Can you tell which thing is not like the others
By the time I finish my song?
One of the 4 images was not allowed, because according to the reviewer, it held “overtones of marketing or promotion” – now, don’t get me wrong – all 3 of my caches could be deemed as having “overtones of marketing or promotion”, so I wasn’t surprised, but what did surprise me was that only 1 of the 4 images (and nothing within any of the cache description says) crossed this line according to the reviewer.
So, that said, I did a little more reading and came across a great list by groundspeak – What they DO allow, vs what they DONT allow, including examples – should make it straightforward, right? – so, as I have a tendency to do, I unpacked it:
Groundspeak DO allow:
- Geocaches with pop-culture related content – so the general themes of each cache are fine.
- A product (or company) that is a part of a generation’s upbringing, or deemed a “classic”. Examples include: Mozart, 60s: The Rolling Stones, or Gone with the Wind – Again, all 3 themes, arguably tick this box. Probably less so with Power Rangers, but Seinfeild is definitely “classic” 90s, and if Frozen isn’t a part of this generations upbringing, I don’t know what is.
- A series of geocaches, based on one of a set. Examples include: princesses of Disney, teams in the national football league, knights of the Round Table – not applicable for these particular caches, but perhaps the reason for finding say, a “minecraft” or “7 Dwarf” series.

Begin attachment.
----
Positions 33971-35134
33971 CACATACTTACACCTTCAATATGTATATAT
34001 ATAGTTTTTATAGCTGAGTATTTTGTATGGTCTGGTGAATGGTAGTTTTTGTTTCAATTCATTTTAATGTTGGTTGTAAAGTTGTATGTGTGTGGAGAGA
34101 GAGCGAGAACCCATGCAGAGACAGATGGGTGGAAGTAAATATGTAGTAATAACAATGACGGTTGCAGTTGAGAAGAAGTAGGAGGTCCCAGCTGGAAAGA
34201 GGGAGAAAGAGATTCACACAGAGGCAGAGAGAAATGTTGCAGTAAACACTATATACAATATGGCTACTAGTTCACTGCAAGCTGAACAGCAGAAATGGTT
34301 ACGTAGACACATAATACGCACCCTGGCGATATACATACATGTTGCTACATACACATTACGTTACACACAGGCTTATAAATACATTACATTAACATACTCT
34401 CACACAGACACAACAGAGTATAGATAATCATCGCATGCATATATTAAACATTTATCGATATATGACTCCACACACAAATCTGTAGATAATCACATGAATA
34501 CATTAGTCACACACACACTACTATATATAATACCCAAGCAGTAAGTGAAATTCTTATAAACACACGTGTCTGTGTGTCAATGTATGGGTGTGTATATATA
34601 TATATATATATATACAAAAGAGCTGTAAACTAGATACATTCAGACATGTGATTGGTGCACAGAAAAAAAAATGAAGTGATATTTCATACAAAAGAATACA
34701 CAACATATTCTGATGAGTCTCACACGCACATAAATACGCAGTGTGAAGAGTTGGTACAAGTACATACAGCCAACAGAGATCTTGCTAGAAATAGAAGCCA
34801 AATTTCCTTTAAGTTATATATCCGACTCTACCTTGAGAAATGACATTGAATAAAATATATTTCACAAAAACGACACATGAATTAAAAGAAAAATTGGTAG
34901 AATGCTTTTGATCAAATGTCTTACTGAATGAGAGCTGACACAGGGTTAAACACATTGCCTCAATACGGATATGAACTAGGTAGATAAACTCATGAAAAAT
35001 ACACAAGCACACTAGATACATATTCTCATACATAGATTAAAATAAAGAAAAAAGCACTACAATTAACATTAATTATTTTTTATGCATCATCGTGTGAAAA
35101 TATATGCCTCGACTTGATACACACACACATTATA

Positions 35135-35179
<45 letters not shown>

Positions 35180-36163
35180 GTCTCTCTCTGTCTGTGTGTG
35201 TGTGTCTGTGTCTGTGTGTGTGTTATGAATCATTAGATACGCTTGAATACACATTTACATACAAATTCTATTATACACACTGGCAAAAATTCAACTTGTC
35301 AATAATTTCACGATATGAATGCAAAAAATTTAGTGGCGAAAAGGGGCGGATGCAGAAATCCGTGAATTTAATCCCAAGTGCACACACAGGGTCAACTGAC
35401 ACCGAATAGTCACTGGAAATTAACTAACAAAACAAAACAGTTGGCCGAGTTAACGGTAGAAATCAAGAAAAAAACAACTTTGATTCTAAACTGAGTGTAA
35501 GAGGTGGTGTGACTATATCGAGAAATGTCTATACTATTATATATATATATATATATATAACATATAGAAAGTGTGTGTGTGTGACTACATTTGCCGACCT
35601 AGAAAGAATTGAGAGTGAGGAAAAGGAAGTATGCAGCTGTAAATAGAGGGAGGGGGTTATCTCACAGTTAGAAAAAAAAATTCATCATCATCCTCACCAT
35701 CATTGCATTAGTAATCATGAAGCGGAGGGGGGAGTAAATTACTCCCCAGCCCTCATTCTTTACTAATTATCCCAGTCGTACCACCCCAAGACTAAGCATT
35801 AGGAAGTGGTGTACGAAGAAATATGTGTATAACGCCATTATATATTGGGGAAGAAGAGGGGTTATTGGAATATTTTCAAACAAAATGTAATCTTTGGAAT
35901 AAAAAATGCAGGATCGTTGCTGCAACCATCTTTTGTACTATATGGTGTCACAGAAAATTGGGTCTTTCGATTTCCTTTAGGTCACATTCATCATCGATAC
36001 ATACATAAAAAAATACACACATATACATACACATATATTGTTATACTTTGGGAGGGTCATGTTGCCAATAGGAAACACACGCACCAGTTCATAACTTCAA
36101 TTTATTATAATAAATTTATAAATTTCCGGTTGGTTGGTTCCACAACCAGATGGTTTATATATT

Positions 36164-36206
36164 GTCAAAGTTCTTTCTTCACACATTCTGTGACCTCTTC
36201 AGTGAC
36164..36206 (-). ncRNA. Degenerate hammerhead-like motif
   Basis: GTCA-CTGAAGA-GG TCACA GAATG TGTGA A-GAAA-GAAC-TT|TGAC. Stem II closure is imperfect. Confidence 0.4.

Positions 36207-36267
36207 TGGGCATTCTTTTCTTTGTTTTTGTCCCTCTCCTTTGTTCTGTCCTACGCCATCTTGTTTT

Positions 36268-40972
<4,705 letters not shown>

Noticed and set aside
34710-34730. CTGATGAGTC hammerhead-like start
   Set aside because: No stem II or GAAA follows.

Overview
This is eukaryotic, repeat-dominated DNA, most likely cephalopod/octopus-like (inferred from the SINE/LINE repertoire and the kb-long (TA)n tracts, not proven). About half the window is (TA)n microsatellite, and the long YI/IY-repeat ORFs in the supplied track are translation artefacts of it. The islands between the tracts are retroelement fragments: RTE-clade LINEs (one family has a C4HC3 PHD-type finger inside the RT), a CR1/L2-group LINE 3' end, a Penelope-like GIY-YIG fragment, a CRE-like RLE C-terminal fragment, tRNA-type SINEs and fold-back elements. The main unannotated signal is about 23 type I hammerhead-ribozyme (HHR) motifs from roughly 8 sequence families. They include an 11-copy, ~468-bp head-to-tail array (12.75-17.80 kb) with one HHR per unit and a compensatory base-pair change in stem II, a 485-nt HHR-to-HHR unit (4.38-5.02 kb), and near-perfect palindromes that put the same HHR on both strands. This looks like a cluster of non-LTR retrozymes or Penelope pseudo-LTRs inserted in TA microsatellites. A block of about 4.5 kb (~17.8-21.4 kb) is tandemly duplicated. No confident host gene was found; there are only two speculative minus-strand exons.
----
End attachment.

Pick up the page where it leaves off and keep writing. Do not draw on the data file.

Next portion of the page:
- A geocache based on parts of the whole. Examples include: a character from a story/film, a scene from a film, one menu item from McDonalds – hmmm. An interesting one, given I’ve previously been knocked back for mentioning “a meal that might make you happy”… I’m guessing though this is where the characters/items I mention in my power ranger story is OK…
Ok, cool. Makes sense. Now. What Groundspeak DON’T allow:
- Geocaches perceived as commercial. – I’m a black and white thinker. Words like “perceived” is what I perceive as the problem…. to ‘perceive’ something is to understand or think about something in a particular way – but each person will understand or think about something in their own particular way, based on the context they place it in, their level of understanding, their experiences, their values and so forth… No one perceives something exactly the same as another. Gah!